The project also identified and evaluated three specific potential project areas across a total of approximately 145,000 acres of school trust lands. The evaluation of these three potential project areas in the state (referred to as Leech Lake, Aitkin Area, and the North Shore near Finland, MN) resulted in the identification of a variety of potential IFM strategies, including opportunities for forest thinning, underplanting, and wildlife habitat enhancements, among other possibilities.
This project also set out to apply the strategies developed for the Minnesota opportunity assessment across nine additional states (Colorado, Idaho, Montana, North Dakota, Oregon, Utah, Washington, Wisconsin, and Wyoming) with expressed interest in carbon market opportunities on trust lands by identifying the potential for enhanced forest carbon storage through IFM. Across each of the states analyzed, there was a range of data available for running the Bronze, Silver, or Gold level forest carbon stock models. The evaluation shows that Silver level forest carbon stock models are likely achievable nationwide. Amongst the states we collaborated with on this project, the only states without data resources to consider them at the Gold level were the states with comparatively lower acreage of forest land (North Dakota and Utah). All of the other states in this project are at, or very near to, the Gold model level.
The policy analysis aspects of the project were limited, but we found that the climate policy environment varies across the ten states included in the scope of the project. At least seven of the states have a State Climate Action Plan and six are members of the US Climate Alliance. Carbon pricing is only established in one of the states (Washington) and two states (Minnesota and Oregon) have statutes enabling State Trust Lands to participate in carbon markets.
A final aspect of the project was our analysis of opportunities to market multiple ecosystem services on school trust lands in Minnesota and other state trust lands. Overall, we recommend that ecosystem services criteria be used to conduct a strategic assessment of state trust lands to identify the best and most marketable opportunities for multiple ecosystem services payments.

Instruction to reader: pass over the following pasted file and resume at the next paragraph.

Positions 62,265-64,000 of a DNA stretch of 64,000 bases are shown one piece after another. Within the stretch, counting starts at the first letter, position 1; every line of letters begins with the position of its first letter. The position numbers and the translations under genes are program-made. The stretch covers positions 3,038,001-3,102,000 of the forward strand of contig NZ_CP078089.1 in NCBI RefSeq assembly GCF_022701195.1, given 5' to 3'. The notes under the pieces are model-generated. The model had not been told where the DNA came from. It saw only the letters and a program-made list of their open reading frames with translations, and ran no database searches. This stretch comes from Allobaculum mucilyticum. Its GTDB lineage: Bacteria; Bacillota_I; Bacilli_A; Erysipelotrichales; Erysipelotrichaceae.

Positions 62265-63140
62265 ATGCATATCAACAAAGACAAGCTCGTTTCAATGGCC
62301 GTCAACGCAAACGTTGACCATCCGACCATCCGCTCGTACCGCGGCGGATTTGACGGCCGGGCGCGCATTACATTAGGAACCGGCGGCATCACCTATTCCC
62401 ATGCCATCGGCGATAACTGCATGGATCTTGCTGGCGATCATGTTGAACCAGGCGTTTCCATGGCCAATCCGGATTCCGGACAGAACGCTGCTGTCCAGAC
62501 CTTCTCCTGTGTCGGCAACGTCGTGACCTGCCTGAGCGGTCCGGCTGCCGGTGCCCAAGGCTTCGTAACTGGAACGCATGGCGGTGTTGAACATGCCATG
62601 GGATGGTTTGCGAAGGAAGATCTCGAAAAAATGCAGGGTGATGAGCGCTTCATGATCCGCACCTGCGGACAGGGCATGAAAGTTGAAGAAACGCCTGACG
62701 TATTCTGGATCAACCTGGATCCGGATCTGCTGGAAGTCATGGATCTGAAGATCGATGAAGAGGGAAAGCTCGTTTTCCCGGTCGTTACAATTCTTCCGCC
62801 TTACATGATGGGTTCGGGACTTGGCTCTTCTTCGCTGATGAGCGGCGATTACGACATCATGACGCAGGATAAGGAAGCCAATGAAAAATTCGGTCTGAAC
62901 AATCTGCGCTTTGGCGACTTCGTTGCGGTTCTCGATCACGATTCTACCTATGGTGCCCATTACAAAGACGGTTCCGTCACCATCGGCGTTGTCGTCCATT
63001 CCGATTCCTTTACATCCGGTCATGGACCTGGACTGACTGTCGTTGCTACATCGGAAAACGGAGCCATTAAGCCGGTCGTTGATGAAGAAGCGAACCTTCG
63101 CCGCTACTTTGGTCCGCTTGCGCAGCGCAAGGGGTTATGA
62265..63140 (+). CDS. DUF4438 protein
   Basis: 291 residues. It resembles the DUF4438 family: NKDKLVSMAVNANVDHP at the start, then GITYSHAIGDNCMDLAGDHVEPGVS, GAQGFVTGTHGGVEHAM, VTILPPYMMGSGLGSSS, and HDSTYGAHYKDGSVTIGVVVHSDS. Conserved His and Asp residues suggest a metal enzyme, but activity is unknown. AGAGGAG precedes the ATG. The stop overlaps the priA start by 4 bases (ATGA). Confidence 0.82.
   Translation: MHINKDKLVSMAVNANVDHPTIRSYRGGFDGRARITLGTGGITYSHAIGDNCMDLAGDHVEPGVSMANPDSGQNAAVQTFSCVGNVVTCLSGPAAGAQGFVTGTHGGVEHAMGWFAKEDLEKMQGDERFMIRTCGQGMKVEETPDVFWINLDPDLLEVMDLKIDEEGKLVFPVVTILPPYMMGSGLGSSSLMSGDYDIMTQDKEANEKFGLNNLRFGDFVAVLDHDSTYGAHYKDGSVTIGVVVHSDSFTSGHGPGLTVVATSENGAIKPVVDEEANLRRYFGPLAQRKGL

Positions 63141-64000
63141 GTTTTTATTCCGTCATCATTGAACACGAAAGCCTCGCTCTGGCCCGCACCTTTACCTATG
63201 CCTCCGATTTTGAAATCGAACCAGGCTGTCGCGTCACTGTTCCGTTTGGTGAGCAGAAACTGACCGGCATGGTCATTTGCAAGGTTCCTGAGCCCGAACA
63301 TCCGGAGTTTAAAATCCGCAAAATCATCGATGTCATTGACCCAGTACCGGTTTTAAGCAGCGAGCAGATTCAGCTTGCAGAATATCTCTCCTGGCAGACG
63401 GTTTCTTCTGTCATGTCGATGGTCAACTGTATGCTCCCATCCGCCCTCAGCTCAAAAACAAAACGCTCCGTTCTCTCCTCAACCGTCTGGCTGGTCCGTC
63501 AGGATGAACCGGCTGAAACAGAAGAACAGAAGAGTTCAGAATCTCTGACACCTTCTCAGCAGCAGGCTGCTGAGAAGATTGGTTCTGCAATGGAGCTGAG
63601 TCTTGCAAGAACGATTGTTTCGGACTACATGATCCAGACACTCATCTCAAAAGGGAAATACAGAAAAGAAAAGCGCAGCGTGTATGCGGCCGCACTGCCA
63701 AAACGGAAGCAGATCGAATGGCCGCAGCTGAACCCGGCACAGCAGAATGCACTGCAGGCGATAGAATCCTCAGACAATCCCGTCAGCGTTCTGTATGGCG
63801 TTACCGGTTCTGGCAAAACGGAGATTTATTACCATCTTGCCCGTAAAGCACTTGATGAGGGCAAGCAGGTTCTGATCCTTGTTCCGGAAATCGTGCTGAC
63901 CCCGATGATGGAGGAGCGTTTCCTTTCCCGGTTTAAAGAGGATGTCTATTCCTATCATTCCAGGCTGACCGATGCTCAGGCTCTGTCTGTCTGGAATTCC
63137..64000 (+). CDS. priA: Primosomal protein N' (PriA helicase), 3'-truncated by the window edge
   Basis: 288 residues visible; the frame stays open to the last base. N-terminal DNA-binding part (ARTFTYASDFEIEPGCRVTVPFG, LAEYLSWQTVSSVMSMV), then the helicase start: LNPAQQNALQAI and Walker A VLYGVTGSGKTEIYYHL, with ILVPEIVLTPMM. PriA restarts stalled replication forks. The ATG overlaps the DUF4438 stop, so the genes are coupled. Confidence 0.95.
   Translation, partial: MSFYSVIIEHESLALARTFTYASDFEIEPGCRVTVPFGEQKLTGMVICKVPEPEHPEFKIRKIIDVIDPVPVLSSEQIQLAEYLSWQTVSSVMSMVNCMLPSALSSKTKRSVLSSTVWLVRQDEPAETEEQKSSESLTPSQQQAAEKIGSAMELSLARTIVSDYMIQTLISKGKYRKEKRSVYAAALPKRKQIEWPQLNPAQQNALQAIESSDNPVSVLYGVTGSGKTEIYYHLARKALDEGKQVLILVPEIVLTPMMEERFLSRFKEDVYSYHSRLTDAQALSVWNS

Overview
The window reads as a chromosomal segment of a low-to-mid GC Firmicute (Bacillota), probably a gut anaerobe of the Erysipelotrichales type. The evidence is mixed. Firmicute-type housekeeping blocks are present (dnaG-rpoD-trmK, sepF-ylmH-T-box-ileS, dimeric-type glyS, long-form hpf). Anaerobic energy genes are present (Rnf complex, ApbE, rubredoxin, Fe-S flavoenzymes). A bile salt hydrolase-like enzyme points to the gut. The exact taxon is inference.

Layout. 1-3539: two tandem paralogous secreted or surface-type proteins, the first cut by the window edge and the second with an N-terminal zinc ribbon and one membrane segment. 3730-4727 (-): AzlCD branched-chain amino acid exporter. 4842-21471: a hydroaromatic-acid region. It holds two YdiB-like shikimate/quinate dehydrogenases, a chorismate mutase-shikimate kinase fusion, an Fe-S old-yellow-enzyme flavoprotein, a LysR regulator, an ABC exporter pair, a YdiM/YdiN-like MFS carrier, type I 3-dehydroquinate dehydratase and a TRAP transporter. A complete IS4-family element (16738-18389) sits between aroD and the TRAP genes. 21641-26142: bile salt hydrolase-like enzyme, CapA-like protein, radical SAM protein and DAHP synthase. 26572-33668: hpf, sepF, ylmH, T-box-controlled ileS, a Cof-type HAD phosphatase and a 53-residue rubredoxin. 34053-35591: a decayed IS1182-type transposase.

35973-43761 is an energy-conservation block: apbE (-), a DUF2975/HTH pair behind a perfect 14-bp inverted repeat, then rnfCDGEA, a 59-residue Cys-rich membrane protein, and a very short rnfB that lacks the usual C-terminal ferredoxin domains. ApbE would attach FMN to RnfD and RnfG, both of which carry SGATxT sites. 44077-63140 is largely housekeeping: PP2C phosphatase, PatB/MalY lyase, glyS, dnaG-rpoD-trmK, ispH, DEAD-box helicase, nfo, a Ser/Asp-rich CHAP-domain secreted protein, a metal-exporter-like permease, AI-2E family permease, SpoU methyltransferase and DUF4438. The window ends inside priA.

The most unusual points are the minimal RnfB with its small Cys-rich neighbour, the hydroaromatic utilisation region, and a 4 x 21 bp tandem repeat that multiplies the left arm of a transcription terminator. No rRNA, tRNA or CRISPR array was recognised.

Through this project, many subject matter experts, land managers and others engaged in in-depth conversations about the state of carbon and ecosystem markets today, spatial data inputs and the importance of quality, the practical capacity to increase forest carbon stocks on the landscape, and on-the-ground projects that are already underway. The discussions included potential workflows to forest carbon project selection under the current planning frameworks. It is recommended that these discussions continue after the completion of this project, bringing in field foresters and other practitioners particularly when working at the forest stand scale. Deeper dives at the stand level will be needed on potential future projects as well as further exploration of the policy context.
Prepared by: Dovetail Partners, the Minnesota Department of Natural Resources Resource Assessment Program, University of Minnesota Duluth Natural Resources Research Institute, the Minnesota Office of School Trust Lands, and The Nature Conservancy-MN-ND-SD
With Support From: This project was made possible through the generous support of the Doris Duke Charitable Foundation and The Nature Conservancy’s Natural Climate Solutions Accelerator program.